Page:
Even the rare moments of tenderness that came from time to time did not soothe her; in his tenderness now she saw a shade of complacency, of self-confidence, which had not been of old, and which exasperated her.
It was dusk. Anna was alone, and waiting for him to come back from a bachelor dinner. She walked up and down in his study (the room where the noise from the street was least heard), and thought over every detail of their yesterdays quarrel. Going back from the well-remembered, offensive words of the quarrel to what had been the ground of it, she arrived at last at its origin. For a long while she could hardly believe that their dissension had arisen from a conversation so inoffensive, of so little moment to either. But so it actually had been. It all arose from his laughing at the girls high schools, declaring they were useless, while she defended them. He had spoken slightingly of womens education in general, and had said that Hannah, Annas English protégée, had not the slightest need to know anything of physics.
This irritated Anna. She saw in this a contemptuous reference to her occupations. And she bethought her of a phrase to pay him back for the pain he had given her. I dont expect you to understand me, my feelings, as any one who loved me might, but simple delicacy I did expect, she said.
The cruelty with which he shattered the world she had built up for herself so laboriously to enable her to endure her hard life, the injustice with which he had accused her of affectation, of artificiality, aroused her.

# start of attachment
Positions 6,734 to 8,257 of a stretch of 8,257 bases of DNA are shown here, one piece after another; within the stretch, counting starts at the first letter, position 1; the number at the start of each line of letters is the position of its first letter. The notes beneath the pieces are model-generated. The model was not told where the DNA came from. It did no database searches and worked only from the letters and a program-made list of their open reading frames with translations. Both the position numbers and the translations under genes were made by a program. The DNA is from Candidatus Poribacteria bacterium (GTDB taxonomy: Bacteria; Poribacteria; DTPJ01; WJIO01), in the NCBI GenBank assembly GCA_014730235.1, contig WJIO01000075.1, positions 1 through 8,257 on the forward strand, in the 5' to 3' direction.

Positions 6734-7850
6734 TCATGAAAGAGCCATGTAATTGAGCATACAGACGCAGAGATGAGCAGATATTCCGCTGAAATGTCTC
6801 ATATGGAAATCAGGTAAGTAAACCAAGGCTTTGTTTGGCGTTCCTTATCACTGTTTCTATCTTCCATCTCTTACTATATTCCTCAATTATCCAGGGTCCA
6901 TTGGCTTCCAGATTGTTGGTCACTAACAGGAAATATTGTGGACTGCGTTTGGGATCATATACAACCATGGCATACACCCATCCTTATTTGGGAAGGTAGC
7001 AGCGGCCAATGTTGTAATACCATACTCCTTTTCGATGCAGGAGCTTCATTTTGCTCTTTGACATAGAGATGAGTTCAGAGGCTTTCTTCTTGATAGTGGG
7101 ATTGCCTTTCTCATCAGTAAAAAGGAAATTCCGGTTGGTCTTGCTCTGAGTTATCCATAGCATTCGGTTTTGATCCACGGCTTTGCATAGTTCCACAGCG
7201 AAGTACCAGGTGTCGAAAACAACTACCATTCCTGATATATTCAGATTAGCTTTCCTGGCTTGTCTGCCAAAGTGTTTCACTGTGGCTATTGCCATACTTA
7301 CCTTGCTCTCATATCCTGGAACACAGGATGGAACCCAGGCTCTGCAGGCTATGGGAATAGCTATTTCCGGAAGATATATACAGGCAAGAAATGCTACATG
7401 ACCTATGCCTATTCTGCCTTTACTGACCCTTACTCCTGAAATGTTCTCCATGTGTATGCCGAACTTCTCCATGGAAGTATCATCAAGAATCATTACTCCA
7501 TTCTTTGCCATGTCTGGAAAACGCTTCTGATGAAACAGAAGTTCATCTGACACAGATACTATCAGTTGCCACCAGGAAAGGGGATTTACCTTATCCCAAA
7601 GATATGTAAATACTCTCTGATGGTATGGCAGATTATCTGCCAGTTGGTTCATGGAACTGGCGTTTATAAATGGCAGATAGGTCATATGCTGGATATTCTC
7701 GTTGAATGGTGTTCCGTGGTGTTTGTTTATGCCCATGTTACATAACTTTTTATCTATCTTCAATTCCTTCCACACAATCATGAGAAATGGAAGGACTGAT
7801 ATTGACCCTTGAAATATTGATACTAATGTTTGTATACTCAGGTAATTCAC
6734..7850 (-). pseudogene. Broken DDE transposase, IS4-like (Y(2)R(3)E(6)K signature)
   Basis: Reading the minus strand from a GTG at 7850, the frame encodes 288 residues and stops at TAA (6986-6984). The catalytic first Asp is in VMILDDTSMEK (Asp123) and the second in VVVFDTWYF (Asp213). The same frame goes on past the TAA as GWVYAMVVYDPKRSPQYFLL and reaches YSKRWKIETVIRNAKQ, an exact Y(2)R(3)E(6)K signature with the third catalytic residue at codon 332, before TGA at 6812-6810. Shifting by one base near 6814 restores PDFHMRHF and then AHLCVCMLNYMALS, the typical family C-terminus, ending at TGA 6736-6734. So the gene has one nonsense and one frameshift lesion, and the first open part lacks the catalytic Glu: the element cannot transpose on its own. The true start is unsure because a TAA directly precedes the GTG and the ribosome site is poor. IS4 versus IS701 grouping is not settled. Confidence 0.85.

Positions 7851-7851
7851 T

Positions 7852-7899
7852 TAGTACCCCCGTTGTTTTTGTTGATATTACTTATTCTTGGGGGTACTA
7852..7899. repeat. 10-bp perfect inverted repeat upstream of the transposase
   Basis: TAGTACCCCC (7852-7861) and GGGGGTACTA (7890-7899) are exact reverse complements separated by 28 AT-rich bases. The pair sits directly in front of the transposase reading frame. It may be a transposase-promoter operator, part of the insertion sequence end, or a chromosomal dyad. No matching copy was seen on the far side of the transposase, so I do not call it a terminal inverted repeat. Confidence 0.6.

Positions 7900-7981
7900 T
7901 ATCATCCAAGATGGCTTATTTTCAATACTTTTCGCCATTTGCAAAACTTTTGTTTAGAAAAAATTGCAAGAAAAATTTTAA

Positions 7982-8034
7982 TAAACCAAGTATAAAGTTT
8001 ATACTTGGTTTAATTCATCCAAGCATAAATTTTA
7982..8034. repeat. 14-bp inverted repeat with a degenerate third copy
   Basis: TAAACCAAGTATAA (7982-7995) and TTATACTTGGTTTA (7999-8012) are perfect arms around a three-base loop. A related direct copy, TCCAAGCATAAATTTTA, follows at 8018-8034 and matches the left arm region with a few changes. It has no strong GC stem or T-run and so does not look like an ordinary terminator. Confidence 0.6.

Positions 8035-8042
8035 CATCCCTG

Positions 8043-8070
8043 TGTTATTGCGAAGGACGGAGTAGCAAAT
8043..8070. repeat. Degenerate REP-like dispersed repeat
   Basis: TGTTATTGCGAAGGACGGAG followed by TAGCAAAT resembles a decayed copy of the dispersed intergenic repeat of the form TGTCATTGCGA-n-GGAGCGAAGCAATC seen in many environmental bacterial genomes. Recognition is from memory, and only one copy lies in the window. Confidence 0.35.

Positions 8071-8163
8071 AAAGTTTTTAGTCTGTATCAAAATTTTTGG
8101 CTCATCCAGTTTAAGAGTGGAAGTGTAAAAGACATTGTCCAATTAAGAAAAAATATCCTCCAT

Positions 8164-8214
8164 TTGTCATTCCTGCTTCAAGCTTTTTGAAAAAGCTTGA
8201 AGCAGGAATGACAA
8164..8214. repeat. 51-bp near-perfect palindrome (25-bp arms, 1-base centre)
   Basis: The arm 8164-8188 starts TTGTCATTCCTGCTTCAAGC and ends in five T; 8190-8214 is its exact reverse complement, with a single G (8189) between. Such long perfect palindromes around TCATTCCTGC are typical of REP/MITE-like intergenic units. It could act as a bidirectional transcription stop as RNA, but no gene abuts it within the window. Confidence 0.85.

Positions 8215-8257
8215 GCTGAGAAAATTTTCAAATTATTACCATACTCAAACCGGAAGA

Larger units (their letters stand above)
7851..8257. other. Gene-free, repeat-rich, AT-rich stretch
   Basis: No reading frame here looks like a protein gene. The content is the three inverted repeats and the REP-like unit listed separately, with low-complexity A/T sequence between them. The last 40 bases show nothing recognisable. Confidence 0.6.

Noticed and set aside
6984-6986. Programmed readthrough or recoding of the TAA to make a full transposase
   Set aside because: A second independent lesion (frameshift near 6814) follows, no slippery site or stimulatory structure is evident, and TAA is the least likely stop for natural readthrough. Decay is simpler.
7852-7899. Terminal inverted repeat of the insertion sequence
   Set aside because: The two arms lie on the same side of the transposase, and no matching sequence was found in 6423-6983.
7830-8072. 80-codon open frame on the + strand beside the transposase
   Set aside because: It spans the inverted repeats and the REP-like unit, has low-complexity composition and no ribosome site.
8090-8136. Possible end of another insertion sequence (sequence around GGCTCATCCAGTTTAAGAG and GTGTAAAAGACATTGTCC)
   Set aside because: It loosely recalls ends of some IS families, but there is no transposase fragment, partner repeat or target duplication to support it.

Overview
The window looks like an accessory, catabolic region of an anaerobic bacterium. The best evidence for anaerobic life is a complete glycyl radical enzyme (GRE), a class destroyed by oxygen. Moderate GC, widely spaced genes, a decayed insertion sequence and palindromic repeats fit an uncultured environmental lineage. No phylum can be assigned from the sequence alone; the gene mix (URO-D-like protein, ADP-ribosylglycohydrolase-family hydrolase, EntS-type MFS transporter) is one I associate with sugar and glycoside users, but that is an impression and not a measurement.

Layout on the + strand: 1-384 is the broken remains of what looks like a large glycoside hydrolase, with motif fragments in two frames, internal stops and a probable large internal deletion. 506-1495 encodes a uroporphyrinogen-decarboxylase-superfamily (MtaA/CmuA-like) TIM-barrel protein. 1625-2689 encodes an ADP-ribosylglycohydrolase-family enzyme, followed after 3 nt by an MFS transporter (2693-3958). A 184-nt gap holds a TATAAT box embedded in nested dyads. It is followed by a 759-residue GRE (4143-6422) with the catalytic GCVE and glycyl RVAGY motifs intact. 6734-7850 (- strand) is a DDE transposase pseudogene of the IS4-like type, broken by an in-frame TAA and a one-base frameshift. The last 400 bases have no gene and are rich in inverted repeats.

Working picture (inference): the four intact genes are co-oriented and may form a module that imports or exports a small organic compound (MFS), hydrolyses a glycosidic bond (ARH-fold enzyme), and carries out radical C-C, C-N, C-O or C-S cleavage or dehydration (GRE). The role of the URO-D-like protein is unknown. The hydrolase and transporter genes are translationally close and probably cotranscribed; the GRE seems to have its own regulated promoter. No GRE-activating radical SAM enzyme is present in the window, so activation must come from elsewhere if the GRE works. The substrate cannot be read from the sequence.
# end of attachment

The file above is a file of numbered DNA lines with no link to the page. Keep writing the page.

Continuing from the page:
To-day he had not been at home all day, and she felt so lonely and wretched in being on bad terms with him that she wanted to forget it all, to forgive him, and be reconciled with him; she wanted to throw the blame on herself and to justify him.
Unnatural! She suddenly recalled the word that had stung her most of all, not so much the word itself as the intent to wound her with which it was said. I know what he meant; he meantunnatural, not loving my own daughter, to love another persons child. What does he know of love for children, of my love for Seryozha, whom Ive sacrificed for him? But that wish to wound me! No, he loves another woman, it must be so.
And perceiving that, while trying to regain her peace of mind, she had gone round the same circle that she had been round so often before, and had come back to her former state of exasperation, she was horrified at herself. Can it be impossible? Can it be beyond me to control myself? she said to herself, and began again from the beginning. Hes truthful, hes honest, he loves me. I love him, and in a few days the divorce will come. What more do I want? I want peace of mind and trust, and I will take the blame on myself. Yes, now when he comes in, I will tell him I was wrong, though I was not wrong, and we will go away to-morrow.